Saturday, 9 June 2012

Notes on the New Space Age

In 1969, I watched the first footstep on the moon on the family black-and-white TV. I was thrilled. Here was a milestone in the space age, I thought. I did not suspect that it was the climax of that age. Three years later, the Apollo program ended, and man has not returned to the moon for forty-three years and counting.

Well before Neil Armstrong landed on the moon, science fiction author Robert Heinlein mapped out a future history  in which space flight was achieved in a period he called the "False Dawn" because it was then abandoned. As much as I admired him, I would not have credited that he was right. He also predicted that space travel would be achieved through private enterprise, not government spending. In this, he was clearly wrong.

Or was he? Private enterprise is working up a glow that may indicate the true dawn of space travel, the one that will last. Several companies are developing hardware to push into space: suborbital vehicles, man-rated rockets, heavy-lift rockets, and space capsules to go into Low Earth Orbit (LEO) and higher. In this post, I'd like to introduce some of the people and companies working to make the New Space Age happen, and the hardware they are making. I will do it from the point of view of NASA.

In 2004, President George W. Bush announced his “Vision for Space Exploration.” In terms of goals, this meant that NASA would return to the moon and move men to Mars.

Then, in 2005, Michael Griffin became the head of NASA. He ordered a study, the "Exploration Systems Architecture Study," which recommended putting the "Vision" into effect through the "Constellation Program." Constellation would complete work on two rockets, the Ares I (to launch crews into orbit) and Ares V (to launch heavy hardware into space), as well as creating the Orion space capsule to hold the crew and the Altair lunar lander to get them down to an interesting place.

 The Orion Space Capsule

In 2006, Congress granted Dr. Griffin less money for Constellation than he had wished from Congress, so he shifted money from other projects to keep Constellation on track. Some important projects were "deferred indefinitely" (cancelled), but he had his moment of triumph when the Ares I rocket successfully lifted off on October 28, 2009.

I assume there was some sense of urgency to the development of the Ares I, in particular, because the U.S. Space Shuttle program would end soon. Nevertheless, Constellation was controversial, even within NASA, for its cost. From 2006, an unofficial, volunteer, group called DIRECT, involving many NASA engineers, proposed the Jupiter Program, a set of other rockets which, like the Ares, re-used parts of the Space Shuttle to save cost. The biggest differences in the Jupiter Program are that it provides one flexible rocket instead of two specialized ones, it keeps safety systems in Orion that were stripped to save mass, and it uses a shuttle-derived upper stage instead of a clean-sheet upper stage. It was designed for faster development and less cost.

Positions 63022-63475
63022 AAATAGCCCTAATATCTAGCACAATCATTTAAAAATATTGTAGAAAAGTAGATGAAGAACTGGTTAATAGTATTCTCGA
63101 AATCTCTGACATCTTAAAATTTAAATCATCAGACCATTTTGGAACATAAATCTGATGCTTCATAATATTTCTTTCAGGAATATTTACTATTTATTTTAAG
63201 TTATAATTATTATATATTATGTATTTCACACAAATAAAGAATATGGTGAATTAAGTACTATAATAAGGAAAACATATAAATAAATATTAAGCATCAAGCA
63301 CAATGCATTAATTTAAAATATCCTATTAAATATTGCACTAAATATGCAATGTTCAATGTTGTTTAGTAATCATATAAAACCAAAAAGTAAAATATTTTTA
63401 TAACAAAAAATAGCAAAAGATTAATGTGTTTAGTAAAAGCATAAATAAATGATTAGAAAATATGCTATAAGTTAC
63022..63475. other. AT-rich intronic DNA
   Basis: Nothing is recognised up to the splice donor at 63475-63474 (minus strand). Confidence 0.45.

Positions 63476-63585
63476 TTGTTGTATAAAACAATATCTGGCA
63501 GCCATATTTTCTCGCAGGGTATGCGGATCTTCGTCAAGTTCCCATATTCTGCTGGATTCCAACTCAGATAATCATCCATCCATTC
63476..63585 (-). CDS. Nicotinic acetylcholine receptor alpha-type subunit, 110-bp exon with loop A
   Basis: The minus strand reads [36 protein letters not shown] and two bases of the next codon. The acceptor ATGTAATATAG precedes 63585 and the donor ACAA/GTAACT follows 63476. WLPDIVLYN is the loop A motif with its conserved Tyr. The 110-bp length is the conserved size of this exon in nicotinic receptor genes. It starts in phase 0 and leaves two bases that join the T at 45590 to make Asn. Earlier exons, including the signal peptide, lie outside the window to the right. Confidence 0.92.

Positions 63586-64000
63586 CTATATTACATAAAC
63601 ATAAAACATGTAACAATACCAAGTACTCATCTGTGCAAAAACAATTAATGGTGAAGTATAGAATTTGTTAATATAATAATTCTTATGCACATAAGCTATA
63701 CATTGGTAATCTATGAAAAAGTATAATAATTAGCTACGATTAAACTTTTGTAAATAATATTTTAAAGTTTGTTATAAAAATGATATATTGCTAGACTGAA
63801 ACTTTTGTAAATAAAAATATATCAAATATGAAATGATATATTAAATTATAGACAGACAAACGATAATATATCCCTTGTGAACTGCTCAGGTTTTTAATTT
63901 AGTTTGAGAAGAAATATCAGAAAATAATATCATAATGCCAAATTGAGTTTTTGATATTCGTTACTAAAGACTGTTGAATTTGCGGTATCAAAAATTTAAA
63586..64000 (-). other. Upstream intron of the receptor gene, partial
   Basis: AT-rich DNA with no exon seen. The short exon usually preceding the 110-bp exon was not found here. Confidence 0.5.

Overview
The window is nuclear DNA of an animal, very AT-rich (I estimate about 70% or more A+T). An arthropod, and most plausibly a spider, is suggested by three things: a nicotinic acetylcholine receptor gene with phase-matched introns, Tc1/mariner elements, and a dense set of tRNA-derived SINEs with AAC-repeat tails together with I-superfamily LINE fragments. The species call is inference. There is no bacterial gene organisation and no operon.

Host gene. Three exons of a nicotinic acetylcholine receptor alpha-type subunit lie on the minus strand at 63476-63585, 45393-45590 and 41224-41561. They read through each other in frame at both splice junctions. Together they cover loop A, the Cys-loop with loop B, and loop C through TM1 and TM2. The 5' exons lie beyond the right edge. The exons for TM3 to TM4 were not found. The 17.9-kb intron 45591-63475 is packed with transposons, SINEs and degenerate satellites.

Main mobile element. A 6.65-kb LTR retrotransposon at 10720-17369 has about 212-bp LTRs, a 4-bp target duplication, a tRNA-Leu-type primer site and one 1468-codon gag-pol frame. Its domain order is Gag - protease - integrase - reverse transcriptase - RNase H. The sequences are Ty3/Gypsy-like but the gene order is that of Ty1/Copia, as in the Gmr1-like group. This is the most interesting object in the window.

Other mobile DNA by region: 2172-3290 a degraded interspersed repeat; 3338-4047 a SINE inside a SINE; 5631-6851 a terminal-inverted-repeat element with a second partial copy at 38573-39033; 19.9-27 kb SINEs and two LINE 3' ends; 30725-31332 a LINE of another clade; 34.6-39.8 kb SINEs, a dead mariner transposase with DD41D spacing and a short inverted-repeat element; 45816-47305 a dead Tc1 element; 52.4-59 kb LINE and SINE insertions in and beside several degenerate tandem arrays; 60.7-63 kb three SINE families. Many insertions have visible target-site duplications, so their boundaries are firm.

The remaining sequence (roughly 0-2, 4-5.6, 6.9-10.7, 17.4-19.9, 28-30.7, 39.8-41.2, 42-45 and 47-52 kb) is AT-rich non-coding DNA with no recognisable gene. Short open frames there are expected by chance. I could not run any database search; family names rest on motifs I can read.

Dr. Griffin saw his plans shatter when the Augustine Report of October 2009 suggested to President Obama that NASA's money could be better spent. It reported that, even if NASA received the $3 billion increase to its budget that it sought, and even if it saved money by retiring the International Space Station early, in 2015, the Ares V would not be ready till the mid-2020s. As a result, Ares I and V were cancelled in 2010 due to cost and time problems.

Instead, the “NASA Authorization Act of 2010” that President Obama signed ordered NASA to develop a single rocket along the lines suggested by the DIRECT Team, which would lift either cargo or crew. NASA would continue its work on the Orion capsule and, most interestingly, fund private companies, through fixed-price contracts, to supply the ISS. In effect, NASA is passing some of the work of going to Low Earth Orbit (LEO) to the private sector.

 The Space Launch System
(Brown areas are derived from the Space Shuttle launch system)

The Space Launch System (SLS) now being developed will initially take 70 tonnes to LEO. With one other stage added, it will take 130 tonnes. By comparison, today's biggest commercial launch vehicles, such as the Ariane 5 or the Delta IV Heavy, can put just over 20 tonnes in LEO.

The SLS is also intended to mount an Orion capsule to go to the moon, asteroids, or Mars. Orion will be completed first, so a Delta IV Heavy rocket will launch an unmanned Orion in July 2013. The SLS design will be completed in 2015. Current plans call for an SLS to send an Orion on an unmanned trip around the moon in 2017.

This posting focuses only on NASA's plans, but there is an amazing bubbling of new activity among people interested in space. Russia is building new rockets and plans a new space station; China has a new space station and is planning a trip to the moon; India and Japan have plans for the moon; space tourism will turn large-scale when Virgin Galactic begins its flights; and SpaceX is developing plans for trips to Mars. All this will go in later posts.

This is an exciting time.

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